Quite apart from the several non sequiturs on which this argument is based, it has nothing to do with this case. The plain fact is that the censorship was never undertaken for security reasons, but only to aid the investigation. That there might have been a legitimate way for the investigator to learn the contents of this correspondence without cooperation from the defense—which we very much doubt—surely does not mean that we must close our eyes to what really took place: a wholly unjustifiable intermeddling in the attorney-client relationship, quite unprecedented in our experience.
This does not, however, solve defendant's problems on this appeal. He submits that the misconduct must lead to a reversal. Yet he gives us no reason to suppose that if the misconduct somehow affected the fairness of the first trial which it preceded, the same would not be true with respect to the next one. If the conviction must be reversed simply because there was misconduct before the first trial, without any showing how it affected that trial, the next one seems doomed to the same fate and so on, ad infinitum. The only logical action to take would be to order the prosecution dismissed—yet no case known to us compels such a punitive disposition.3
The truth is that below defendant never claimed that the misconduct by itself affected or might affect the fairness of his trial. We do not have to decide who—the prosecution or the defense—would have what burden if defendant had created an issue on the question whether the prosecution's peek into his mail directly or remotely hampered the defense effort or made it more easily rebuttable. (Cf. Alderman v. United States, 394 U.S. 165, 183, 89 S.Ct. 961, 22 L.Ed.2d 176.) The only relief defendant asked from the trial court was suppression, which is precisely the relief that he got. No error, therefore, appears.
Defendant's final contention is that his conviction must be reversed because the judge who presided over his trial died before hearing defendant's motion for a new trial. The argument is that, unlike an appellate court, the trial judge hearing a motion for a new trial is entitled to weigh the evidence. Since the judge who ruled on defendant's motion was not in a position to consider the demeanor of witnesses, defendant was in effect denied his right to have the evidence reweighed. (Pen.Code s 1181(6).)
We cannot agree. Defendant had the benefit of a full jury trial. He has advanced no reason why the verdict is contrary to the law or evidence, and we see none. It is interesting to note that the points and authorities in support of motion for new trial filed in the trial court raised only two grounds: one— not raised on appeal—was that a delay in sentencing required a new trial; the other was the circular argument raised here, that the motion must be granted because it could not be properly heard. In any event, there is no error in having another judge hear and rule on the motion for a new trial when the trial judge dies before the motion can be heard. (People v. Clifton, 270 Cal.App.2d 860, 862, 76 Cal.Rptr. 193.)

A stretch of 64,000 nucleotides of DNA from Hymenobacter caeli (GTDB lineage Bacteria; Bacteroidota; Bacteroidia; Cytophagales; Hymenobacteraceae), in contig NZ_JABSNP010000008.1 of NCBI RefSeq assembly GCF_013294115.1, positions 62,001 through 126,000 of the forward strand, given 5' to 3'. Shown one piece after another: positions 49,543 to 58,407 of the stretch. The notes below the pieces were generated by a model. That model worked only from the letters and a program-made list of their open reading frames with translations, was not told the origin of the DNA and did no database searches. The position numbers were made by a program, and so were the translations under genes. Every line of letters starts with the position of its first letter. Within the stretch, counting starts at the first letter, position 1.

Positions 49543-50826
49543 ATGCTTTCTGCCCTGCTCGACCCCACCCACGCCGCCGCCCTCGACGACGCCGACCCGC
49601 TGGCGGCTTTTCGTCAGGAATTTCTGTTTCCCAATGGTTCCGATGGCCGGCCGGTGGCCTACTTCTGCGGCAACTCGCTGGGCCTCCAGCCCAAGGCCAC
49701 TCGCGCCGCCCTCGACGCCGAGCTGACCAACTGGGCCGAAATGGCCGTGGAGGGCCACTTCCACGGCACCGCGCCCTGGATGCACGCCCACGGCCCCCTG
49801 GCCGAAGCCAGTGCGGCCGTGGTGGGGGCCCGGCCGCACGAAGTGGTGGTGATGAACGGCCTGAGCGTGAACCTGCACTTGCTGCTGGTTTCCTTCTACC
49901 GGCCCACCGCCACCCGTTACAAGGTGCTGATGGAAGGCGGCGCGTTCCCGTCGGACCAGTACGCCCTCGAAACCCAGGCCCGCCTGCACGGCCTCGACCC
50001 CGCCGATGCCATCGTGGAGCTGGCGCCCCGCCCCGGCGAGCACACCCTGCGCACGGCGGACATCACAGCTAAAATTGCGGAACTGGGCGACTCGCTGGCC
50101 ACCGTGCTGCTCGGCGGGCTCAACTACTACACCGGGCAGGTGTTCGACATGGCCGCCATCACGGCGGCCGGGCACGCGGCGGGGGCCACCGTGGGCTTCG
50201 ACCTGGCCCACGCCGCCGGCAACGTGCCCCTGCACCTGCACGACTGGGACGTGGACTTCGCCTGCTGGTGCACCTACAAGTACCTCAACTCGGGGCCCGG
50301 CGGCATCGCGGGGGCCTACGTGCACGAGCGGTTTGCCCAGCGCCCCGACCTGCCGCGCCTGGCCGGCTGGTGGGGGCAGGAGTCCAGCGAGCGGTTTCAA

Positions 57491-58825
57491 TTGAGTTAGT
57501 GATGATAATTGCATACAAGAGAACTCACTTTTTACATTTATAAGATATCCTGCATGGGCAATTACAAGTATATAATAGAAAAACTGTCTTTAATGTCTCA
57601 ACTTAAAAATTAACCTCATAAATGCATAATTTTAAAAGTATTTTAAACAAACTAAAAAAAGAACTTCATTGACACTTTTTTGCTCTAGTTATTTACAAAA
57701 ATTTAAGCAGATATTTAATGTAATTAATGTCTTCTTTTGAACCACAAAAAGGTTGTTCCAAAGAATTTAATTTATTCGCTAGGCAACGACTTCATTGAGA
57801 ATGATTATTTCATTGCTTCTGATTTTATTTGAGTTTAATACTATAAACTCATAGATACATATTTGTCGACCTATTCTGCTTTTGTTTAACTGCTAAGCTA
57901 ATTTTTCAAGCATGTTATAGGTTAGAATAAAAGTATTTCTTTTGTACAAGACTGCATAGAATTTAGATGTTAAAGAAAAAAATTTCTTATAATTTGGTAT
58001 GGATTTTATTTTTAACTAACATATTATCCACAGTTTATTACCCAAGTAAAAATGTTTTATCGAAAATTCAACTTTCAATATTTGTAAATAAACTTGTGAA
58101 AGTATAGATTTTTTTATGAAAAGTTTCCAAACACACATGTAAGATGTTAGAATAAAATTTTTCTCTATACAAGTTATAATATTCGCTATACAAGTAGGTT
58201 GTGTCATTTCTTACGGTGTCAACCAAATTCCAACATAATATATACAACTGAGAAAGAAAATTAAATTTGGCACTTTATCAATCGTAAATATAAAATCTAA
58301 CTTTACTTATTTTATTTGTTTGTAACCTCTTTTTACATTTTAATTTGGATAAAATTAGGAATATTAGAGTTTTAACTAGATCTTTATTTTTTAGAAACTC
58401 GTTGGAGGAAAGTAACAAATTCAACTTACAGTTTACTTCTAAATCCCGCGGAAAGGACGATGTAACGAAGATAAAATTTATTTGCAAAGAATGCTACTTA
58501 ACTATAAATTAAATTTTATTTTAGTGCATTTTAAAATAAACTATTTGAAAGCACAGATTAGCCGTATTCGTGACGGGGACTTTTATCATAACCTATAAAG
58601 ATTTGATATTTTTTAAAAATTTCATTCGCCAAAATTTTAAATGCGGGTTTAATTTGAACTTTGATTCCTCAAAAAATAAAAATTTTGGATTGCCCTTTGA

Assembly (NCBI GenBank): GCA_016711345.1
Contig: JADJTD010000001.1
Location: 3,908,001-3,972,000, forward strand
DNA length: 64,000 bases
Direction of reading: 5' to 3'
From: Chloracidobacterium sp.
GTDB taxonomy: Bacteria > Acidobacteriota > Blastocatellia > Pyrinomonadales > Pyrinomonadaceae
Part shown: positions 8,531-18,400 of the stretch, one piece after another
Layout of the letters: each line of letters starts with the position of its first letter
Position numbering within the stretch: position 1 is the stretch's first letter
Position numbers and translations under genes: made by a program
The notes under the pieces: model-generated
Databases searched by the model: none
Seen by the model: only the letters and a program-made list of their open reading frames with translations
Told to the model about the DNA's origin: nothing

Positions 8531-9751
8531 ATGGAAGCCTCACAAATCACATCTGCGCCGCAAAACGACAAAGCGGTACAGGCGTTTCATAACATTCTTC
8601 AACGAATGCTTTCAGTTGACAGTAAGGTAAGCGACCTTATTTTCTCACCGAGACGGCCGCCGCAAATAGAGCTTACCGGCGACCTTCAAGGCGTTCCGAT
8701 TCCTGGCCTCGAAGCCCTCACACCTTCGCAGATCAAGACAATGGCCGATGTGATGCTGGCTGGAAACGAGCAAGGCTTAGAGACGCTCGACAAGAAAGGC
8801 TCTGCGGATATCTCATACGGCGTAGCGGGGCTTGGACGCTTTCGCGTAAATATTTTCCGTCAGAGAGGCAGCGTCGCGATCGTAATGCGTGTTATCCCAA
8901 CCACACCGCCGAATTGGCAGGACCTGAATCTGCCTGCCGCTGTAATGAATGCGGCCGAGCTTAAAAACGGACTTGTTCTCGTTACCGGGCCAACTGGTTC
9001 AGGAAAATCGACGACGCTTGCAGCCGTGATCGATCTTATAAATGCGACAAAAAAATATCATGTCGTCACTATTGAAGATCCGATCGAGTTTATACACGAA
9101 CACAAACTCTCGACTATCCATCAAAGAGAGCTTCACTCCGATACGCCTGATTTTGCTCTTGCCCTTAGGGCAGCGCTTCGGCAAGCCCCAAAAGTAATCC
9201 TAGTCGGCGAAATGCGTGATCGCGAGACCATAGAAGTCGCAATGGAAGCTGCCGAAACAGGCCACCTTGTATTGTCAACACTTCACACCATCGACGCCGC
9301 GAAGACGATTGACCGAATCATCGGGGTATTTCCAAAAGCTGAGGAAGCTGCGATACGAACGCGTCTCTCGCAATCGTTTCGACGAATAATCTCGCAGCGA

We interpret the judgment ‘merging’ the convictions on Counts I, II and IV into that on Count III as meaning that the court very properly decided that the provisions of section 654 of the Penal Code prevented the imposition of sentence on Counts I, II and IV and, therefore, did not sentence defendant on those counts.
Thus interpreted the judgment is affirmed.
1. The investigator was an employee of the district attorney's office. As far as the record shows, the idea of prosecution monitoring of correspondence between defendant and his counsel was the investigator's own and no attorney member of the prosecutor's staff is entitled to claim dubious credit therefor.
2. Even convicted state prisoners retain the right ‘to correspond, Confidentially, with any member of the State Bar . . . provided that the prison authorities may open and inspect such mail to search for contraband.’ (Pen.Code s 2600, emphasis added.) It seems clear that the Legislature did not suppose that the permissible opening and inspecting of prisoners' mail necessarily destroyed all confidentiality.
3. In Black v. United States, 385 U.S. 26, 87 S.Ct. 190, 17 L.Ed.2d 26, after certiorari had been denied, but before an application for rehearing had been filed, the Solicitor General advised the Supreme Court that the F.B.I. had bugged Black's hotel suite while the offense for which he was eventually convicted was under investigation and that, among others, the government agents had overheard conversations between Black and his attorney. Allegedly nothing relevant was overheard. Five justices of the Supreme Court, joining in a per curiam opinion, ordered a new trial ‘so as to afford the petitioner an opportunity to protect himself from the use of evidence that might be otherwise inadmissible.’ (385 U.S. at p. 29, 87 S.Ct. at p. 192.) Two dissenters felt that a limited remand for the sole purpose of developing the facts concerning the government's use of the illegally obtained evidence, would suffice. The significant fact is that no member of the court thought that the misconduct automatically vitiated the prosecution. Of course, in Black some kind of relief had to be granted because the defendant never knew of the bug at the time of his trial. In the case at bar the facts were well known and brought out at the pretrial hearing, for the lack of which the Black court reversed.
KAUS, Presiding Justice.
STEPHENS and AISO, JJ., concur.